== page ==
04 SES 02 A, Teacher Behaviour
The research question in this presentation is: How can a teacher work to include a withdrawn pupil in the classroom activities?
The national curriculum in Norway states that the school shall be inclusive and the ideology of inclusion is strong in Norway. Several researchers have focused on inclusive education, and according to these publications it seems like the most important and critical factor for inclusive education is the teacher (Flem & Keller, 2000; Haug, 2010; Moen, 2007; Pijl & Meijer, 1997; Stangvik, 1997). Further it seems like the regular classroom are the most important arena for inclusive education (Moen, 2007).
To be included in the class, (both social and academic), several factors needs to be “fulfilled”. Moen (2007) points out five general characteristics; “membership, mastery, togetherness, involvement and learning” (p. 17).
Withdrawn behavior describes social isolation, depression, anxiety and psychosomatic illness (Bruch & Belkin, 2001). Pupils with introvert behavior are in danger of being socially isolated and to develop psychosocial problems, which also can lead to educational problems (Befring, 2002). According to earlier studies it seems that pupils with withdrawn behavior tend to be more invisible in the classroom then their classmates, and therefore are easier for the teacher to neglect, because withdrawn children do not cause any trouble for the educational setting (Lund, 2004, 2008). Many children with introvert behavior seem to develop depression and psychosomatic illness (Befring, 2002).
Withdrawn children are often inactive, reserved and retired (Iversen, Lønberg, & Oskal, 2006). They tend not to show what they really feels and they hardly ever take the initiative. Withdrawn behavior is not a significant problem for the class, but it is a strain for the withdrawn child, who is often anxious, sad, inhibited in social relations and socially isolated. These children hardly ever seek social relations outside school, and therefore school is an important arena to practice social skills (ibid).
Management in social relations is important to build children’s self-image and self-confidence, and it is also an important element to feel pleasure (Feilberg & Mjaavatn, 2000). Managing social skills is also important to create resilience for children, which is cardinal in difficult situations, together with the premise to experience management (Iversen et al., 2006). School has the responsibility to help children with introvert behavior.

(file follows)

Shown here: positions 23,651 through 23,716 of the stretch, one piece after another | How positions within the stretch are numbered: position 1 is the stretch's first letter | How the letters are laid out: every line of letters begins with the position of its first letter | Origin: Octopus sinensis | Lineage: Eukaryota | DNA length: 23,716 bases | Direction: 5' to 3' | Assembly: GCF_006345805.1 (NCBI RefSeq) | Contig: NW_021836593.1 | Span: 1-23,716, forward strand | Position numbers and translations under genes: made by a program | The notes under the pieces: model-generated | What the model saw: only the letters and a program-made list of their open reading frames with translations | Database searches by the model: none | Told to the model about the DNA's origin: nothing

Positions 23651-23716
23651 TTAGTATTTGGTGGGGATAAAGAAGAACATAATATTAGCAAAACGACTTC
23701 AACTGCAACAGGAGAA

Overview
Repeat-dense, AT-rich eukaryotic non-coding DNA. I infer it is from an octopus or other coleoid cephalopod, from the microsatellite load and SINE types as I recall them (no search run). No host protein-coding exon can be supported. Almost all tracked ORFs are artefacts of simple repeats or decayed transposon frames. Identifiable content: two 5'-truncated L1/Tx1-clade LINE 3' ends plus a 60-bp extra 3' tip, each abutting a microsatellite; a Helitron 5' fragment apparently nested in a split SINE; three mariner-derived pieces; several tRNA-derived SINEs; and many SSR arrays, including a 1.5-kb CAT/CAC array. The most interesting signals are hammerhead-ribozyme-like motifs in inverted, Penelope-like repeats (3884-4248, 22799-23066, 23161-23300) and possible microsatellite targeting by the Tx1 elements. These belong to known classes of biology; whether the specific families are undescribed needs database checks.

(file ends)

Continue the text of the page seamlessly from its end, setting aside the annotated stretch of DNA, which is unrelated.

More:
The focus in my study is on the teacher, and what she does in the classroom according to children with withdrawn behavior, and what the teacher does to include withdrawn pupils in the ordinary classroom activities, such as the class circle.
In my Phd project I have entered a classroom and studied how a particular teacher deals with withdrawn pupils in her ordinary classroom activities. In addition to the observations I have also had several interviews with my participant.
My participant teaches a class with 56 pupils, and the pupils are in the second grade in the elementary school (7 years old). One of these pupils, a girl, has withdrawn behavior. The teacher and the girl’s parents allowed me to enter the class.
Befring, E. (2002). Problematferd og forebygging. In E. Befring & R. Tangen (Eds.), Spesialpedagogikk (pp. 153-179). Oslo: Cappelen Akademisk Forlag AS. Bruch, M. A., & Belkin, D. K. (2001). Attributional Style in Shyness and Depression: Shared and Specific Maladaptive Patterns. Cognitive Therapy and Research, 25(3), 247-259. Feilberg, J., & Mjaavatn, P. E. (2000). De stille jentene med spesielle behov, får de den hjelpen de trenger? [Silent girls, do they get the help they need?]. Bedre skole(1), 17-31. Flem, A., & Keller, C. (2000). Inclusion in Norway: A Study of Ideology into Practice. European Journal of Specail Needs Education, 15(2), 188-205. Guðmundsdóttir, S. (1997/2011). Narrativ forskning på pedagogisk praksis. In T. Moen & R. Karlsdóttir (Eds.), Sentrale aspekter ved kvalitativ forskning (pp. 45-69). Trondheim: Tapir akademisk forlag. Haug, P. (2010). Approaches to empirical research on inclusive education. Scandinavian Journal of Disability Research, 12(3), 199-209. Iversen, L. G., Lønberg, L. M., & Oskal, S. (2006). De usynlige elevene - teori og bakgrunn. Spesialpedagogikk(8), 22-30. Lund, I. (2004). Hun sitter jo bare der! Om innagerende atferd hos barn og unge. Bergen: Fagbokforlaget. Lund, I. (2008). 'I just sit there': shyness as an emotional and behavioural problem in school. Journal of Research in Special Educational Needs, 8(2), 78-87. Moen, T. (2007). Inclusive educational practice: Result of an empirical study. Scandinavian Journal of Educational Research, 55, 1-29. Pijl, S. J., & Meijer, C. J. W. (1997). Factors in inclusion: a framework. In S. J. Pijl, C. J. W. Meijer & S. Hegarty (Eds.), Inclusive Education. A Global Agenda (pp. 8-13). London: Routledge. Stangvik, G. (1997). Beyond Schooling: integration in a policy perspective. In S. J. Pijl, C. J. W. Meijer & S. Hegarty (Eds.), Inclusive Education. A Global Agenda (pp. 32-50). London: Routledge.
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